Cougar 450K Review

Written by Antony Leather

March 23, 2016 // 12:04 p.m.

Tags: #best-cheap-keyboard #best-membrane-keyboard #cougar #cougar-450k-review #gaming-keyboard

Cougar 450K Review

Manufacturer: Cougar
UK price (as reviewed):
£34.80 (inc VAT)
US price (as reviewed): N/A

If you want to get into gaming for as little cash as possible or just want an upgrade from your bog-standard membrane keyboard, there are quite a few options out there. As you dip below £50, mechanical Cherry MX switch-based keyboards become a less likely option due to their expensive switches. At the budget end of the market you have all kinds of alternatives from the Cherry-equivalent Kailh switches, to standard membranes and even scissor switches. The Cougar 450K uses what it called a hybrid mechanical switch.

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On paper, it claims to offer higher activation speed, more tactile and audio feedback and up to 40 times longer lifespan than a standard membrane switch. Lets face it, anything is an improvement over a standard membrane switch and for less than £35, the 450K has everything to gain here if does turn out to be better.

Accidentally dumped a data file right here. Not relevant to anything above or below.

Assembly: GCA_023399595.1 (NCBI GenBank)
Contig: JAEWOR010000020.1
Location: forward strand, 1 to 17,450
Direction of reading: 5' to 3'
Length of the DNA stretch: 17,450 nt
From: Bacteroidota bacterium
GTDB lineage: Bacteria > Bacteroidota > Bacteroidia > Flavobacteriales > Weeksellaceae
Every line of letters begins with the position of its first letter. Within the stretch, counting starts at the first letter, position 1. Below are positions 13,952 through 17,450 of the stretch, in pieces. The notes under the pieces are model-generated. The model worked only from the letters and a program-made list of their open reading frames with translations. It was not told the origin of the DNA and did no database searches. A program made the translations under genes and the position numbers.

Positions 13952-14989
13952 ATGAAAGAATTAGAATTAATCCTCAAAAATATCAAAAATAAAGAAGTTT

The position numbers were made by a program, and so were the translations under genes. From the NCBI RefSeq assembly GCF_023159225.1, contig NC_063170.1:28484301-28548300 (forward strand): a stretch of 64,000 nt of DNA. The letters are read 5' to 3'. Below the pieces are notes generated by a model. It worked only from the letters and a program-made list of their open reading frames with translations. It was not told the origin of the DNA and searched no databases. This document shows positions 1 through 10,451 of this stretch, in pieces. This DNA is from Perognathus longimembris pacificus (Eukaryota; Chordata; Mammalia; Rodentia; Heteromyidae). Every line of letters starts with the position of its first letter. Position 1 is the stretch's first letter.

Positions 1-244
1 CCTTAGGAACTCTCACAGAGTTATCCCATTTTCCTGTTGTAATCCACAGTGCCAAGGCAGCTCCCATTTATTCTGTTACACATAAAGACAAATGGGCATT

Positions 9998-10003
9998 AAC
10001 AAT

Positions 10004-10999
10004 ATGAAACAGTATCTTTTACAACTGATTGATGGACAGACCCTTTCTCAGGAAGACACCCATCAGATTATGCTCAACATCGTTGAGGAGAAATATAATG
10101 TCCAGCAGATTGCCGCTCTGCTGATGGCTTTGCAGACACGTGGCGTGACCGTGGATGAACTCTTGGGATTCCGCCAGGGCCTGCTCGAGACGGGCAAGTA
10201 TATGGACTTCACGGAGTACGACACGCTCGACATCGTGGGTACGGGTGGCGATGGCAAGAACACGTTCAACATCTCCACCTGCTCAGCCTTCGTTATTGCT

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In our minds it has two competitors: the super-cheap i-Rocks K10, which features plunged key structure POM switches and the K50 (Cougar's own 300K appears to be clone of this too), which uses raised scissor switches. There are also plenty of standard shallow scissor switch keyboards out there as well, including Cougar's own 200K. All feel better than a standard membrane keyboard and cost less than £40.

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The audio feedback is certainly there, especially on the rebound where the keys do sound a lot like mechanical switches. The movement is a little more linear too, but there's still the characteristic membrane 'bump' that's obviously absent on mechanical keyboards, and this also deadens the audio feedback.

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The keys also feel a little heavier than the likes of the raised scissor switches in the K50, but feel more mechanical. This proved to be the case across most of the key set, but the sound and feel did vary with some keys. The return key, for instance, often produced a metallic rattle, but the only way you'll get a more uniform noise is to opt for real mechanical switches.

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The keyboard itself is solid, but fairly basic - there are no dedicated media keys (the K50 did at least have separate keys for volume control) or USB ports and only single-level height adjustment. However, it does include the all-important backlighting, albeit there's no per-key adjustment here and only yellow, red and green are available.
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